April 2020 will be remembered as the month America was almost fully shut in and shut down.
States began closing in mid-March: School systems, colleges and non-essential businesses shuttered, while stay at home orders began taking effect. As the calendar flips to May on Friday, a few states are starting to lift some of those restrictions.
When April began, the media was awash with projections saying the death rate from COVID-19, the disease caused by the novel coronavirus, could approach a quarter million people. As the month draws to a close, the Institute for Health Metrics and Evaluation, the source of many of those projections, now estimates just under 73,000 COVID-19 deaths in the U.S. by Aug. 4, with a range between roughly 60,000 and 120,000.
While significantly less alarming, 73,000 is still a lot of people. That’s a lot of grieving families. That’s a lot of communities – like Alexandria – that have lost beloved residents.
We are now reaching a point where difficult decisions have to be made, weighing the short-term physical health of residents against our economic health. We as a community and as a country can’t allow this decision to be seen as a zero-sum equation, because both factors have to play a role in easing the shutdown, and both key elements are multi-faceted.
We need to all strive to ensure that ending the shutdown doesn’t become simply another political weapon used to bludgeon those with whom we disagree for partisan gain in an election year.
Unfortunately, the polling trends on this topic are not encouraging. A mid-April Gallup Poll showed that almost three times as many Democrats thought the coronavirus situation was getting worse as thought it was getting better. Republicans were even more adamant in the opposite direction.
Interestingly, political independents were exactly evenly split, with 39 percent thinking both that the virus situation was getting better and worse.
It appears that to date we may have been relying too much in our decision-making on mathematical modeling, which the IHME uses, and not enough on actual data.
In a Wall Street Journal interview last weekend, Stanford professor/doctor/scientist John Ioannidis talked about an article he wrote in March that argued COVID-19 is far less deadly than modelers were assuming. He used data from the Diamond Princess cruise ship, on which nine of 700 infected passengers and crew members died – a fatality rate in line with that of seasonal flu – as a basis for his argument.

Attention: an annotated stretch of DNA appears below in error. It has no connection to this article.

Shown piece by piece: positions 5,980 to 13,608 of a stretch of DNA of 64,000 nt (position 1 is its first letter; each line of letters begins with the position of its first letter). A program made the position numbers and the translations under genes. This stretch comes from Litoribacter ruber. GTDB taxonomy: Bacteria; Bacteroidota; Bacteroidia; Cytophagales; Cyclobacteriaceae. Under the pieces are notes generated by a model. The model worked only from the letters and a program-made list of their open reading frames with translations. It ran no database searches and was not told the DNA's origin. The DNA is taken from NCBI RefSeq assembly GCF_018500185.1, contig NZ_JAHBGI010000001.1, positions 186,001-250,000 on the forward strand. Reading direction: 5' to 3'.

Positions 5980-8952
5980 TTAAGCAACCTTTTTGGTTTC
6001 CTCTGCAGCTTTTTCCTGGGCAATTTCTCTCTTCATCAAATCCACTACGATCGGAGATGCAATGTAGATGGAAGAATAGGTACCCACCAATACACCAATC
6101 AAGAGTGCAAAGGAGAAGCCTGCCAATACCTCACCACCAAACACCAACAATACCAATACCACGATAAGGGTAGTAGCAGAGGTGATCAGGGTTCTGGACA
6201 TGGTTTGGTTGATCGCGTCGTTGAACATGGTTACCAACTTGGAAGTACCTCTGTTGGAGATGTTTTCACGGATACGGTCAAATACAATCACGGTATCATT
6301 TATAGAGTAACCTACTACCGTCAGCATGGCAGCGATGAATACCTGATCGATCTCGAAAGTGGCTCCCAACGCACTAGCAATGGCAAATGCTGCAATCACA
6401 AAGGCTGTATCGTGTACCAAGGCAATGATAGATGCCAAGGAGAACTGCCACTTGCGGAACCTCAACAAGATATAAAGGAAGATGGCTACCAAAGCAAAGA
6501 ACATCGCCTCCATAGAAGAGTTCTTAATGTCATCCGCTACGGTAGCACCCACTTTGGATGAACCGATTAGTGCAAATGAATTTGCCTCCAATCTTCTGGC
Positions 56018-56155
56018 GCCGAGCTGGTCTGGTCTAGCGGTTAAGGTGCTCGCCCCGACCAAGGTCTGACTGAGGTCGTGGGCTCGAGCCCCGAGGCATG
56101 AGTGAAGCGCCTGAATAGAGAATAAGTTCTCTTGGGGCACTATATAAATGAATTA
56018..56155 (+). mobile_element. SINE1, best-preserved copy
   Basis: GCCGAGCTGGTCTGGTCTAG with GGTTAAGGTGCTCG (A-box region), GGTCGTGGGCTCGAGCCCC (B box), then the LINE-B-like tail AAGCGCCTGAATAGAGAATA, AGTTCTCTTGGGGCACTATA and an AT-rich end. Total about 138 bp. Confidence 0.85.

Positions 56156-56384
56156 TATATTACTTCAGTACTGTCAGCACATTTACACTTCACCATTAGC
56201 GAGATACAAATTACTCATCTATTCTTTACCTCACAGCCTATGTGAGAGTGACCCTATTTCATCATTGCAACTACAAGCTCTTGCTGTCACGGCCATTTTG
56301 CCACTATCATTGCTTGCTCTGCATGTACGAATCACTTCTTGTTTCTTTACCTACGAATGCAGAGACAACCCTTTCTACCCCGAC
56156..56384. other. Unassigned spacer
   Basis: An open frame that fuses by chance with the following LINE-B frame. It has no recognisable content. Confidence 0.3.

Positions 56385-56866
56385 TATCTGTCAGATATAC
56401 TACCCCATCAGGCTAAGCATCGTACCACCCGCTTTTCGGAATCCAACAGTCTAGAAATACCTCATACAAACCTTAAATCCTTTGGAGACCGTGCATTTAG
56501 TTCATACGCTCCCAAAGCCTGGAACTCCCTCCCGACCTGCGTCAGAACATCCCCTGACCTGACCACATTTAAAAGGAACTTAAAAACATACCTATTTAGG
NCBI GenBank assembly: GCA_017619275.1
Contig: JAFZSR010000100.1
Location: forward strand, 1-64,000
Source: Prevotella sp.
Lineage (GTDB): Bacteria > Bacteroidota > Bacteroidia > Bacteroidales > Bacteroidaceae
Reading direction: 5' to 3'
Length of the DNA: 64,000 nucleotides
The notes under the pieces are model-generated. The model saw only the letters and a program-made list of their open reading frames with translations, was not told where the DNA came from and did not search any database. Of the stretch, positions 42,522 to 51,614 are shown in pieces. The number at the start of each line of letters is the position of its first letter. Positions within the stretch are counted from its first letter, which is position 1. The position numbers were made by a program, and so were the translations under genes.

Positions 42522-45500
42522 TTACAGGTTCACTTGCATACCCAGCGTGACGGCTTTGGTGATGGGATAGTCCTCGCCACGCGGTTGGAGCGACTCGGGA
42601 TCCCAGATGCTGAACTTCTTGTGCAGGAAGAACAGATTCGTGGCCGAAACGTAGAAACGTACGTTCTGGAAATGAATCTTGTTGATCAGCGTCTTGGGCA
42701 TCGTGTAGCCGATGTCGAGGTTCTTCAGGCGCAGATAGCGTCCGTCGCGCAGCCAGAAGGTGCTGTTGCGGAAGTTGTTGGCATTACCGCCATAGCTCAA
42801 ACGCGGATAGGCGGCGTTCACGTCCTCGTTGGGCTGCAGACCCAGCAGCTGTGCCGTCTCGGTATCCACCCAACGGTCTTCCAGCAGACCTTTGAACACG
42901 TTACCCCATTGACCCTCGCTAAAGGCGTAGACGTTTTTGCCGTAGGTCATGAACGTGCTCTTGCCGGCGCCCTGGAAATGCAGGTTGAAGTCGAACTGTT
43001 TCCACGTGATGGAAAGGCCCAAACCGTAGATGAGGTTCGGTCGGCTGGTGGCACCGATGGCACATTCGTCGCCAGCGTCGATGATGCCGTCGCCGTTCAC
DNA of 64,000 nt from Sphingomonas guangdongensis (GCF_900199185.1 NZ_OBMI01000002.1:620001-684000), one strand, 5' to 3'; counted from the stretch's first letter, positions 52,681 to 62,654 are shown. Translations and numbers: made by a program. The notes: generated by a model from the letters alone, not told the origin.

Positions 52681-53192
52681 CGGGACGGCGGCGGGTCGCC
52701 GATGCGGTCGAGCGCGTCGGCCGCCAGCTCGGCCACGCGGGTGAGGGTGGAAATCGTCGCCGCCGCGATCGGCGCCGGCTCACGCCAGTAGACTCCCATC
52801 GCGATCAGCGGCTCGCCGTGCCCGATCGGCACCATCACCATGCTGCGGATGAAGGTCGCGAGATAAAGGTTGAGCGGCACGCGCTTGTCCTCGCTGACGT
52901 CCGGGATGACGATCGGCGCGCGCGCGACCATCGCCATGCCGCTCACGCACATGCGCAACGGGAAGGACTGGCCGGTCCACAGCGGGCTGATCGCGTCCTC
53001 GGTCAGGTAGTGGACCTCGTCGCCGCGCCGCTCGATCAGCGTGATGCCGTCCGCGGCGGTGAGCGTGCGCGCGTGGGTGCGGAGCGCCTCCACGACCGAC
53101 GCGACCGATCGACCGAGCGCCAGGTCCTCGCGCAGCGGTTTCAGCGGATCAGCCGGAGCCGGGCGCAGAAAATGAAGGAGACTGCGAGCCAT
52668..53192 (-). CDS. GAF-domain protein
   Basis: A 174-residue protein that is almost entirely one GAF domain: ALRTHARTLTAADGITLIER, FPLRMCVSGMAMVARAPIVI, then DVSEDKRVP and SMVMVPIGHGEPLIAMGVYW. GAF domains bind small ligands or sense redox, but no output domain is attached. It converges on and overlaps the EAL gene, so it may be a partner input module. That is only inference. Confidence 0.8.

Ioannidis may or may not be correct, but the key point of the article – that there are biases in science and a wide range of opinions on most scientific topics – means that “making decisions based on science,” as many political leaders are now saying, isn’t going to necessarily lead to one clear course of action.
Available data about Alexandria’s COVID-19 numbers are similarly confusing. As of Wednesday, there have been 700 diagnosed cases of COVID-19 in Alexandria. That’s a cumulative number, meaning that’s the number of people who have tested positive to date. Since Alexandria’s first case was diagnosed on March 11, it’s safe to assume that a significant number of those 700 people have recovered.
Furthermore, given that some projections indicate up to 80 percent of those with COVID-19 may have no or mild symptoms and thus never get tested, that 700 number in all likelihood wildly understates the true number of Alexandrians who have had the disease. The accuracy of the tests themselves have also been questioned. Some articles have indicated that as many as one in three tests may give false negatives.
A reasonable estimate, taking those two factors into account, would be in the range of 3,000 to 5,000 total COVID-19 cases so far in Alexandria – but no one knows for sure.
And that’s the point: We really don’t know. What we have been treating as the gospel truth to date may have been based on erroneous premises.
So, we all need to go a bit easier on those who want to proceed differently – opening more quickly or more slowly – than we prefer. We are all in this together, and no one has the market cornered on either knowledge or wisdom.